During my first few years in China my experience with gaming was very much an offline one, but also a communal one.
Packed into stuffy gaming houses, I would squeeze next to 20 other customers as we stared at the rows of PS2s and CRT screens. Chain-smoking, drinking iced-tea and slurping on bowls of noodles; I finished games such as God of War and DMC3 from start to finish. Rent a memory card and leave it at the door on your way out, pray to whatever god you believe in that your 20 hour Final Fantasy save survives till your next visit.
Often (as I was the only foreigner in town) a crowd would gather to gawk at my awkward combos. Some would bring pages torn from magazines containing walkthroughs for their own gaming sessions. They’d play through entire games this way, never bothering to deviate from their allotted course on paper. Perhaps it was just a way to unwind after work, or perhaps it was because so many of the games were in Japanese.
While I can’t say I was there for all of China’s comparatively short gaming evolution, I have found it interesting to compare some of the aspects of that scene to our own.
Last year Tencent VP Cheng Wu gave the keynote speech at the “China Game Industry Annual Conference” (the Chinese version of the GDC). He said the theme for that year’s conference was “Chinese Dream of Gamers” (It’s right there on the official banner). (1)
Not, the dream that Chinese gamers are having mind you, nor a sort of general communal dream that Chinese people are having about gamers in general, but Gamer’s Chinese Dream.
He means a dream that all of us gamers and game designers are (theoretically) having about China, about where this exciting new frontier could take us!
To an outside observer, it may seem pedantic to nitpick like this, but it’s important to note that even when an idea is properly translated this kind of confusion and head-scratching is a common occurrence among those of us who have tried to understand what goes on in China.
Cheng elaborated that he believes every developer dreams of gaming being elevated to “The ninth art form”, “How far are we (Chinese devs) from realizing this dream?” While I’m not qualified to answer that question for him, I hope I can offer the western reader some small insight into what happens over there that doesn’t happen here:
We all know the debates on art, violence and gender roles that rage on in western gaming media, but what kind of perception does gaming have in Chinese media? While in the past western media has tended to focus on tenuous links between gaming and violence, Chinese media may have a more solid basis for bias.
Namely, so-called “addiction”.
Packed internet cafes are -by now- fairly well recognized in the west as one of those idiosyncratic traits of Asian countries. They fill with hundreds of teens and young adults, they never close, people play games till they die in them (2), you can have food delivered to you there and there is little reason to every go back to the real world if you have money to burn and they just so happen to be very cheap. Easily affordable to middleclass Chinese.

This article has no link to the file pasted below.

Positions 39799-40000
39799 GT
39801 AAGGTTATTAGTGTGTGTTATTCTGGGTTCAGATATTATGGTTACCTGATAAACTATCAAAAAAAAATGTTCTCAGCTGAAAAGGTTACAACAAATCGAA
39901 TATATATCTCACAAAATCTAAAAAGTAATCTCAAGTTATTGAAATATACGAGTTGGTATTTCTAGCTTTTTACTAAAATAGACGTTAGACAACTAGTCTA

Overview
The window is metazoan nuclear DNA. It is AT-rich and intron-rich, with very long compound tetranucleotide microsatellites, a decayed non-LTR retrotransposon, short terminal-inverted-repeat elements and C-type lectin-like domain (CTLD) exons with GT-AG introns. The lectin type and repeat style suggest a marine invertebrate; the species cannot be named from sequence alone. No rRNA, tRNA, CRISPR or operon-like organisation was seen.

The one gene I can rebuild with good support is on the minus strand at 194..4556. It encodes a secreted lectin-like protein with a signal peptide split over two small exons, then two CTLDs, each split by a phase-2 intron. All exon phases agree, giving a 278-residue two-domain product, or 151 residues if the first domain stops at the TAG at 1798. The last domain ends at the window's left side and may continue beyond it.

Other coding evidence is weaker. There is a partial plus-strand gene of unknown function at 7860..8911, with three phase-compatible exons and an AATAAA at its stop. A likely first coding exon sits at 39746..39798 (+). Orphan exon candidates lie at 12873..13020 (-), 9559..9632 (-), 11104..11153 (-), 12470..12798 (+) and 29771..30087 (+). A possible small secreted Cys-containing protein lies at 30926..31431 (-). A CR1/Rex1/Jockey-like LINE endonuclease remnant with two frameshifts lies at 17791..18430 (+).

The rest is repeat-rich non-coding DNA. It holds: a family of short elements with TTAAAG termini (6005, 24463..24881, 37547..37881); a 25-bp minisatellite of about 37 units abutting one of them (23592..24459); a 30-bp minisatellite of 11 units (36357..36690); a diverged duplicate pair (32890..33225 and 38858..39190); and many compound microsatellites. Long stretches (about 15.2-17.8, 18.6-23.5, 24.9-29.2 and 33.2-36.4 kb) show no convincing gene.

An oft repeated story is of newly graduated college students; disenfranchised and unhappy at work in an unfamiliar city, they turn to gaming for solace. In some cases spending a fortune -tens of thousands- on micro-transactions.
One notorious case involves a gamer turned conman. He quit his job and quickly spent his personal savings of nearly 60,000 Yuan (over 6k EU) on his habit. Not satisfied, he conned someone from his home town to invest 800,000 Yuan in a hotel that they would both run.
As you may have guessed he amazingly blew it all, but what’s more unbelievable is that he did so immediately by adding the full amount (over 80k EU) to his game account. (3)
The response from the Chinese media is no less stigmatizing than the idea that games insight violence (Remember that the state-run media's response is the government’s response). People that play even a couple of hours a day are painted as having a social disorder, to the extreme that the government began a program in 2005 to limit the amount of playtime to no more than three hours a day before either in-game assets no longer functioned or the games simply shut off.
There was a massive outcry from gamers, China has 100 million MMO players alone (4). Matched by an equal (in voice, if not in numbers) outcry of Chinese game designers, reeling from the news that they would have to retroactively add this system to their already published games. After several years the planned system was modified to include only people under 18 years of age and the deadlines were extended to give designers time to prepare (lucky them).
Another facet of this fight against addiction is the concept of sending people, mostly teenagers to military style boot-camps. It's been the subject of several recent documentaries, the latest of which premiered at this year’s Sundance film festival.